Did anyone note how often they used Ancestry.com or even noted that there is an Ancestry.ca?

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I think that there were two story lines in the show and each could have been their own episode. It would be interesting to find out what happened to the family in England after the father died.

As a Canadian, I am glad that the show finally ventured north of the border. I certainly recognize that we live in North America but would never consider myself as an American – not because there is anything wrong with being American – but I am not American.

Jayne

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I find all of these pro-Canadian posts very annoying, because we live in America – not Canada. England was the enemy and continued to be the enemy as evidenced by the War of 1812. I don’t find anything English or “Royal” to be the least bit valuable. I had many Patriot ancestors, and no, not a single Loyalist. I had two ancestors that fought in the War of 1812, one who took part in McArthur’s Raid, 250 miles behind enemy lines into Canada. I am appalled that this show was produced. Why not produce a show featuring a German ancestor of some pop-star, who was a loyal member of the Nazi party, and a SS officer?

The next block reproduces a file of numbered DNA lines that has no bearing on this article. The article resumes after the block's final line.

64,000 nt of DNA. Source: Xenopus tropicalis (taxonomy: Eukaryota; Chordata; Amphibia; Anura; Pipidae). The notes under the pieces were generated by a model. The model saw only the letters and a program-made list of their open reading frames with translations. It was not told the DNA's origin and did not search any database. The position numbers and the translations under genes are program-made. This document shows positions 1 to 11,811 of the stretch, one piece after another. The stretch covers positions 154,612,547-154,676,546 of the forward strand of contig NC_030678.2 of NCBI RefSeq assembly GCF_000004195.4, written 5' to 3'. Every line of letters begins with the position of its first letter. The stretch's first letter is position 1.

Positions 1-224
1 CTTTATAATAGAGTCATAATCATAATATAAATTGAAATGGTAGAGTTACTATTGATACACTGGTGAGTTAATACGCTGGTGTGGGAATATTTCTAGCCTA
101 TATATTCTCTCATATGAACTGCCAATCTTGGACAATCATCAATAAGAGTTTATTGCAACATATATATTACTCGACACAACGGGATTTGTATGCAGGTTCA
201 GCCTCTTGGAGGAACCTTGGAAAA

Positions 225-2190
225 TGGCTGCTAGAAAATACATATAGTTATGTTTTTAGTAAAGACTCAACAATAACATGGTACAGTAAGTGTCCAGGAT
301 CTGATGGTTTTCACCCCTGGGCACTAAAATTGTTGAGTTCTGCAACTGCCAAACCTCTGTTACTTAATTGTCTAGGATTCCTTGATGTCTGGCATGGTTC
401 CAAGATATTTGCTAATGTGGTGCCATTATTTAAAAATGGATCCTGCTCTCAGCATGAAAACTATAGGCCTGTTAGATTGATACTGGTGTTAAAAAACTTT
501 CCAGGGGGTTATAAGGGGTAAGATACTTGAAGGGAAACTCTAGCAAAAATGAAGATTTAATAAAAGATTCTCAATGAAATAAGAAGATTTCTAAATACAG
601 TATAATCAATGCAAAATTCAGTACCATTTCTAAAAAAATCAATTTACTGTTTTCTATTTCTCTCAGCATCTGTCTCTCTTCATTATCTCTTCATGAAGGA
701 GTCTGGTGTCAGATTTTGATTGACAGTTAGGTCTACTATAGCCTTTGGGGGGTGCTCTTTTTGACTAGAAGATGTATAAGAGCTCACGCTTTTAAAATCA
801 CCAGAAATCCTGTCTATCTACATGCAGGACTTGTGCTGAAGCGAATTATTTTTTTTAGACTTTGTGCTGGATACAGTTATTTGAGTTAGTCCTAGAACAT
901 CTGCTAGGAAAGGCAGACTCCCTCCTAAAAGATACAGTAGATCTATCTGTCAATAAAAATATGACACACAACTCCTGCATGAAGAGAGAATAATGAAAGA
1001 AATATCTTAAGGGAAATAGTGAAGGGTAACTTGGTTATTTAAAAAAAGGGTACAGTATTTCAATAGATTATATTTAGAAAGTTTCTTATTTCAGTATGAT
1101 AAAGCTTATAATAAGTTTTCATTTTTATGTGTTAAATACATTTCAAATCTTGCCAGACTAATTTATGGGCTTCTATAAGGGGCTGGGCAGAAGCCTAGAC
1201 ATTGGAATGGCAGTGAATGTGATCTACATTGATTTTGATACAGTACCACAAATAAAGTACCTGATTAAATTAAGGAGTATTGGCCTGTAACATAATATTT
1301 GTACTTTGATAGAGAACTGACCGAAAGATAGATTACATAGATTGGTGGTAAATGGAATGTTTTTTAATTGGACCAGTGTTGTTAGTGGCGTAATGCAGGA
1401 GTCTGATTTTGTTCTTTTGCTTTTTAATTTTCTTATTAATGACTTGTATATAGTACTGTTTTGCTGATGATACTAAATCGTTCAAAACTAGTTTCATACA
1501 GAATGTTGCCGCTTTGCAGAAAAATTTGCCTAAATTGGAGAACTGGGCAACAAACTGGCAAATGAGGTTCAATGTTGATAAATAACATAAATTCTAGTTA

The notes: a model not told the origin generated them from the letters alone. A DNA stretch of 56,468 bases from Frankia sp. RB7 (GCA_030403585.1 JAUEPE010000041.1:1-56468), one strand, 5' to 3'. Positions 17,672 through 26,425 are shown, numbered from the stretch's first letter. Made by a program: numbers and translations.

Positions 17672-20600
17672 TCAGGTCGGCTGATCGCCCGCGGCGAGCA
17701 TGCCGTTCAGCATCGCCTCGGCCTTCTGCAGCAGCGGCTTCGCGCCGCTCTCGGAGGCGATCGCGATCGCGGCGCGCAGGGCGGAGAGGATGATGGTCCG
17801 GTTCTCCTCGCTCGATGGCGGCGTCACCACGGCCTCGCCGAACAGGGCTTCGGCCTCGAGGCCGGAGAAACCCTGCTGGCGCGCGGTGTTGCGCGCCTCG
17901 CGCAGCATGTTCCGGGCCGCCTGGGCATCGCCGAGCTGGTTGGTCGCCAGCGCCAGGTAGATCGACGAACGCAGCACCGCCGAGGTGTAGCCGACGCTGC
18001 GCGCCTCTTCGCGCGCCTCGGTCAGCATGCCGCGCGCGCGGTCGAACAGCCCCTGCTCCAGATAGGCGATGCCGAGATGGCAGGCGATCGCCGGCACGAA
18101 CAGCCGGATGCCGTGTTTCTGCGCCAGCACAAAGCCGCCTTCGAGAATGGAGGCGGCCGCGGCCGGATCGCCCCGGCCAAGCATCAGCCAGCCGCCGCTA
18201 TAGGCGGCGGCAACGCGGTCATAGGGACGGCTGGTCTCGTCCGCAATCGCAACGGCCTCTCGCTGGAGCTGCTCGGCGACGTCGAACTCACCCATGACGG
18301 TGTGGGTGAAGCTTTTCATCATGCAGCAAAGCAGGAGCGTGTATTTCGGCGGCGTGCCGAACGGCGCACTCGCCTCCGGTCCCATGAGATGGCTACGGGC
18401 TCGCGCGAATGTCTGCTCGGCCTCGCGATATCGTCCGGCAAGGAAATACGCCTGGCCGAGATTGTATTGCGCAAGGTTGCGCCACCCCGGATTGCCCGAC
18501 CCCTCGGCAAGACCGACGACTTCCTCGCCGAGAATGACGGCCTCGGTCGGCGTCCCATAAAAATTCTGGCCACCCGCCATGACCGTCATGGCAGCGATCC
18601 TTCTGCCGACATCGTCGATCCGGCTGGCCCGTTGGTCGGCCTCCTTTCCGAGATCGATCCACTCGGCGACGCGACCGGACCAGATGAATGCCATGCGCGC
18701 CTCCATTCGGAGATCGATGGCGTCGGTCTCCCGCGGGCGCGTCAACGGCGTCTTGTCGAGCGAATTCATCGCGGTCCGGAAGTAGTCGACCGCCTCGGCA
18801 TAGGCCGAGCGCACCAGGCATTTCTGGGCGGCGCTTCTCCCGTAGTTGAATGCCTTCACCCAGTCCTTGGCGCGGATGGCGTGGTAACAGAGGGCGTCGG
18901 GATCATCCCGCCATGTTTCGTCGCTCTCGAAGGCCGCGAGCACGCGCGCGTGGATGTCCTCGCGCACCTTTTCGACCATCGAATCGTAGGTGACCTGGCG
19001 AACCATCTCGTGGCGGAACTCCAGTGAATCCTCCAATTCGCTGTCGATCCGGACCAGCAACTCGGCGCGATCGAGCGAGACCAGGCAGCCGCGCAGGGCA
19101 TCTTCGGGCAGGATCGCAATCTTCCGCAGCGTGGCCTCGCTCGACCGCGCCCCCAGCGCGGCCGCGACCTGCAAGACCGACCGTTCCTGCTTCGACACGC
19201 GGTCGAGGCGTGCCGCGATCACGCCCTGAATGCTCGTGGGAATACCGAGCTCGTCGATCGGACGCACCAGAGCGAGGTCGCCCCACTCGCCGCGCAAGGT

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I thought the history behind this week’s show, regarding Loyalists, was very interesting — we often forget how divided the colonial population (on both sides of the border) was about rebelling against the English. I was a little disappointed that this week’s show didn’t show as much research by the participants (other than traveling all over the place) as the two previous shows. But it was still enjoyable.
I’m surprised (and distressed) at the level of vitriol toward researching ancestors of “foreigners”! As previous commentors have noted, that Colonial boundary with Canada was pretty fluid in the early days, and I imagine there was a lot of cross-border movement even before the Rev. War – after all, they were mostly all British! My father’s ancestors all came in the early days of the Colonial period (Scottish, English, Northern Irish, German, and French Huguenot), and I keep finding more and more ancestors who fought in the Revolution on the American side–I think I’m now up to about eight (Mass., Virginia, North & South Carolina, so far), with more lines to research. But I also have a Loyalist ancestor – born in Northern Ireland, lived in South Carolina, fought on the Loyalist side, and after the war went to Ontario, where he died. His children all or mostly stayed in South Carolina, and his daughter, my 3rd g-grandmother, married a man who fought in the War of 1812 (for the U.S.). I would love to understand why my 4th g-grandfather was a Loyalist. More research to be done.

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I have an ancestor who was a loyalist as well. He found in South Carolina, and when the Patriots took Charleston about 1782, he and his family fled to Nova Scotia, where he died about 1783. But, his sons made it back to the U.S. and were productive citizens.